Rugby union is unquestionably a better sport with international appeal and an ideal preparation for life. And if it is indeed the game they play in heaven, then it would seem it’s a better preparation for the after-life as well. My message to all the leaguies: Congratulations on 100 years, but make the switch while you still can and avoid an eternity in sporting purgatory. I apologise that this discussion, while it was meant to be a debate, will be a very one-sided affair and simply confirmation of what you and millions of others already know that rugby union is a far greater sport than the suburban pastime of rugby league.

TIM PAVEL: We might have to extend the room booking. It says here seven minutes, not seven hours but, anyway, well done Nick, son of Brian and brother of Jason Smith and Tim Smith. I had a bit of a laugh there. Talking about the great highlights from the last World Cup in rugby union, plenty there in 2007 in France, and also the mateship in rugby union. Now let us hear from Ben Pollock from the Canberra Raiders.

BEN POLLOCK: One word to sum that up, Nick, ‘predictable’. You have come out and based your argument on the elitism of rugby union and all that it can provide for the after-life, which absolutely has no bearing on the fact that it is a rubbish sport and it’s not fun to watch. That is probably the most catalystic point I could bring forward today.

You mentioned the [Rugby League] World Cup. I had forgotten about how good the matches were that involved Namibia, Japan and Tonga during that. They were fantastic matches and not lopsided at all.

You mentioned preparation for life after football. If you’d taken any notice in what is happening in rugby league this year; they are actually making it compulsory for all their under-20s players to focus on career. They can’t train during the day hours. That is something there.

You mentioned the car park stoush, and Tim alluded to Matt Henjak - fantastic ambassador for rugby union there - and the Western Force who doesn’t just pick on each other, they also pick on our native animals, the poor little quokkas.

You mentioned that rugby league players are all 94-95 kilograms and thus it’s not a game for everyone. Well, I would turn you to the magnificent ambassador for youth and childhood obesity, Matt Dunning. What a fantastic role model for youth he is.

And your beloved ACT Brumbies, which of course are no longer the ACT Brumbies, they are just the Brumbies. Why they dropped that off I’ll never know.

Let’s talk a little about rugby league versus rugby union and what it really is and the fundamentals of the sports. Let’s look at rugby league first. It’s more exciting with more tries, bigger hits, bigger crowds and a bigger spectacle of sport.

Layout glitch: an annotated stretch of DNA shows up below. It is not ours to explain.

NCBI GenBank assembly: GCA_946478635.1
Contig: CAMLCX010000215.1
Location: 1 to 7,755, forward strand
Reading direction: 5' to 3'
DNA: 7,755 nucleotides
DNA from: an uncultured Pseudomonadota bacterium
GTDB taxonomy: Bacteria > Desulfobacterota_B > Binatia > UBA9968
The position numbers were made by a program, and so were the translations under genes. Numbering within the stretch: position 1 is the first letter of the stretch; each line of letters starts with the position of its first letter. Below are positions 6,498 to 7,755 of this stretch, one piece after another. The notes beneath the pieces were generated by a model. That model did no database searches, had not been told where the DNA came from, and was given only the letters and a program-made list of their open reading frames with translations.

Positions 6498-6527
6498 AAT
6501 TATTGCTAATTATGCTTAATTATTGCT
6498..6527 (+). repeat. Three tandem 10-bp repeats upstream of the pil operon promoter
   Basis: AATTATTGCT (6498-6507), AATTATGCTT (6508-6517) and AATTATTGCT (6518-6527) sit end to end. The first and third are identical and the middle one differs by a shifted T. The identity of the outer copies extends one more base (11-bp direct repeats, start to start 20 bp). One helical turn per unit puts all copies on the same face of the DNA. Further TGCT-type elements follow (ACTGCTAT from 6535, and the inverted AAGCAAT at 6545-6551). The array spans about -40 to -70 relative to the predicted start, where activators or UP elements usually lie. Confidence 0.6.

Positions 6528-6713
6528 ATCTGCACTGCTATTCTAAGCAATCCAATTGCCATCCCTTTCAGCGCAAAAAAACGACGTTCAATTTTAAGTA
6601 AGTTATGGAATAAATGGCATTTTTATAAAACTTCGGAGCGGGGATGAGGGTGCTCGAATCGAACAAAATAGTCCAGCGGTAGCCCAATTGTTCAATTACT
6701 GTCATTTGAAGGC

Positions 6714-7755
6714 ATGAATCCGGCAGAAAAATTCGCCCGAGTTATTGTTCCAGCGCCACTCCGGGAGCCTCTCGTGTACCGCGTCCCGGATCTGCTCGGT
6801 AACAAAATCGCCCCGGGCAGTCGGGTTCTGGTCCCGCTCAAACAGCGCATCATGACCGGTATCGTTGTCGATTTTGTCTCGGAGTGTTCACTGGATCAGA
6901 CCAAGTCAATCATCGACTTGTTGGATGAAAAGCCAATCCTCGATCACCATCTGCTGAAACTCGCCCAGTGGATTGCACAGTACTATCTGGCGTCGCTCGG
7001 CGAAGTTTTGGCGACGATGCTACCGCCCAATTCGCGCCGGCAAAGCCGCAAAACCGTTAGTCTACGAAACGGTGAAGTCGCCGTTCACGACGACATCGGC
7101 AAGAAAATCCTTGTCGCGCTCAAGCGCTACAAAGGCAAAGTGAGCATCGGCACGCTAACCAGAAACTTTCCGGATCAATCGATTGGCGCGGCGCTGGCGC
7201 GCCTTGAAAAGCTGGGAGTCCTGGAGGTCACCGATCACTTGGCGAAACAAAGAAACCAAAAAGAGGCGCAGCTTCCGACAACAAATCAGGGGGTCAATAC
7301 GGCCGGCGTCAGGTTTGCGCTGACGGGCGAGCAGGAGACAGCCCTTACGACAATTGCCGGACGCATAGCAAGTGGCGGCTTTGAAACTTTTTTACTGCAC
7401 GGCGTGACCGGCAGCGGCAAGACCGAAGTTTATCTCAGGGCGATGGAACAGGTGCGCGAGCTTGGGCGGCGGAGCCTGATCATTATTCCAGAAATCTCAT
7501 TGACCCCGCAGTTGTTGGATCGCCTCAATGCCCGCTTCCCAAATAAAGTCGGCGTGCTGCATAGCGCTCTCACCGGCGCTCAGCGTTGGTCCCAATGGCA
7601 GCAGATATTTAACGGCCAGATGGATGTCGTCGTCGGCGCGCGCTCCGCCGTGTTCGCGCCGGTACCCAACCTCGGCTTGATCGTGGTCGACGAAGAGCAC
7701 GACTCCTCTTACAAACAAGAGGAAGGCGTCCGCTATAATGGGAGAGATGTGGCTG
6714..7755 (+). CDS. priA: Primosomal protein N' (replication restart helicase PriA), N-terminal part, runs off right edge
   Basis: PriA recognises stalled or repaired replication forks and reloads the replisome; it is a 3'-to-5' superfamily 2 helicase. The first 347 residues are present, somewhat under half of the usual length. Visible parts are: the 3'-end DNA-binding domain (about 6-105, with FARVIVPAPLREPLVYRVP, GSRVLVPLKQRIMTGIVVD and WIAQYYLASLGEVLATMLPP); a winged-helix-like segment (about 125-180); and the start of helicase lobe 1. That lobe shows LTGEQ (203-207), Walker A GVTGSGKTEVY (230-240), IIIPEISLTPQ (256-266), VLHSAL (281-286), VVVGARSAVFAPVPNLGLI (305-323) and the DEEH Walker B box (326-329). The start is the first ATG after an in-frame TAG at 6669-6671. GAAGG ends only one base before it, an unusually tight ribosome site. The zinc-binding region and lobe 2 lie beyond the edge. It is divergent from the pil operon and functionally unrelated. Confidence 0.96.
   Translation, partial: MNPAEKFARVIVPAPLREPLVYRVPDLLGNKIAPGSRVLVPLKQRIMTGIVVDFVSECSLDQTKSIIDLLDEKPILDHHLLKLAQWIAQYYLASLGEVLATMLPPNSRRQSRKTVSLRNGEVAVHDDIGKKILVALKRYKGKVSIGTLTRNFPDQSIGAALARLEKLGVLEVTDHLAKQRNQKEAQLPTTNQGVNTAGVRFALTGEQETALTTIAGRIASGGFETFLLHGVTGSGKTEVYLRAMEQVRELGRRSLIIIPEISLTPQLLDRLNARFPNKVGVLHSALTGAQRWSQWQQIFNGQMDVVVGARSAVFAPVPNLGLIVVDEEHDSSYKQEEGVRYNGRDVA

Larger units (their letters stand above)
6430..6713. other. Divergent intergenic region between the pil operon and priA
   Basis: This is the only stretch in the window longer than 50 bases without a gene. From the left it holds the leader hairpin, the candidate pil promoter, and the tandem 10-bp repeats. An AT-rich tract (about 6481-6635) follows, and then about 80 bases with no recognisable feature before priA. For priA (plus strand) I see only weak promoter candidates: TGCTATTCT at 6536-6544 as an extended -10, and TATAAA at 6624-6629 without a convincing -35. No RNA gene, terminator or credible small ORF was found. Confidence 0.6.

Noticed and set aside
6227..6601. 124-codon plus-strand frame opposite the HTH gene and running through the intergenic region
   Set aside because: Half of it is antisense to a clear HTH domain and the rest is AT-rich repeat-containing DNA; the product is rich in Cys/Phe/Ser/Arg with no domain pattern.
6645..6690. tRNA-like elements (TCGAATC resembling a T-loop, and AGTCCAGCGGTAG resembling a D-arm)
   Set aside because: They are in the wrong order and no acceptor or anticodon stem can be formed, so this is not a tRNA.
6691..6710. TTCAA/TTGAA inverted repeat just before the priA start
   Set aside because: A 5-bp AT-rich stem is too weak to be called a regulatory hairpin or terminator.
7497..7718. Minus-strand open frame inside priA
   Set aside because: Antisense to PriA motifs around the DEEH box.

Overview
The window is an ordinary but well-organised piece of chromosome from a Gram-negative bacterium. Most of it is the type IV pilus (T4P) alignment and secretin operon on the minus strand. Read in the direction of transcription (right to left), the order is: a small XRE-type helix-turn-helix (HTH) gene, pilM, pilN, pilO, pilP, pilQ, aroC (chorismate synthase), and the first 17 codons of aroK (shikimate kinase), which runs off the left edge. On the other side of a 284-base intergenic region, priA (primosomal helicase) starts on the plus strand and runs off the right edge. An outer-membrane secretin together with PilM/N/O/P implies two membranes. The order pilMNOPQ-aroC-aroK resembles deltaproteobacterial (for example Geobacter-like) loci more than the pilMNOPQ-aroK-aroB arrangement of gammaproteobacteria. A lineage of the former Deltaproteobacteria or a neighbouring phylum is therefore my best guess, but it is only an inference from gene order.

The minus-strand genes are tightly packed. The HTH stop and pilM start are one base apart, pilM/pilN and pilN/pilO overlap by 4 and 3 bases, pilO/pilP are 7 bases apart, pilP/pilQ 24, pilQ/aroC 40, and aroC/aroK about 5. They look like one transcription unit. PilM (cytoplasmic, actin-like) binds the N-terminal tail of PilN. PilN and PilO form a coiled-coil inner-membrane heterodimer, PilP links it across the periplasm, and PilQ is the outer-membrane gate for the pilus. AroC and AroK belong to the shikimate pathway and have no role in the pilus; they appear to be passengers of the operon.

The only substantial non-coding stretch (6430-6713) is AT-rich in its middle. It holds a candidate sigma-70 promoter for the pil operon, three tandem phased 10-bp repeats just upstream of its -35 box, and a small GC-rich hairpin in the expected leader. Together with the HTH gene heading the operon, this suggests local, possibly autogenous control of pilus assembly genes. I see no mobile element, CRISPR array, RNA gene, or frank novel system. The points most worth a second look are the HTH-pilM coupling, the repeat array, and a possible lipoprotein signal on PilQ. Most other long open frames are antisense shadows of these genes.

Rugby [yawning] ‘Yawn-ion’ [laughter], as I like to call it, has more whistles than a sheep-dog trial; you need a degree in law to understand the rules; and it is about as exciting as watching John Howard on one of his morning walks.

Scoring in rugby league: four points for a try, two points for a goal, one point for a field goal. In rugby union you always get as many points for kicking a goal and for kicking a field goal. I know that one of my favourite parts of going to watch rugby union is going to watch this [demonstrates a move] for 40 minutes out of 80. It’s really exciting stuff! You mentioned the rules and the complexity of rugby union and you alluded to it being a more complex, intellectually-based sport. Well, sure rugby league is simple: you make kick off; you’ve got six tackles to get down the other end and score a try; you score a try; you kick a goal; you come back. It’s fought out. It’s tough. It’s physical.

Then you’ve got rugby union. Just to understand a little bit more about the game I decided to go through the rules. I found on the website the laws of rugby union - 182 pages of drivel. I will read to you a couple of my favourites. Imagine explaining this to a 120-kilo tight-head prop:

When a teammate of an offside player has kicked ahead, the offside is considered to be taking part in the game if the player is in front of an imaginary line across the field, which is 10 metres from the opponent waiting to play the ball or from where the ball lands or may land. The offside player must immediately move behind the imaginary 10 metre line or moving away the player may not obstruct the opponent.

I know footballers from both codes and they are not a smart bunch - I’ll admit that. But I can’t see some of your big boys understanding some of the complexities such as that one. One of my other favourites was the tackle:

Rule 15.1 Where can a tackle take place? A tackle can only take place in the field of play -

I’m glad they put that one in there. It goes on for pages and pages. Here’s another:

All players forming, joining and taking part in a ruck must have their heads and shoulders no lower than their hips.

I don’t know if Gandhi has been playing rugby union, but does that mean that that is not allowed? [demonstrates move] Seriously, I won’t bore you with more, because it is quite… that’s rugby union though.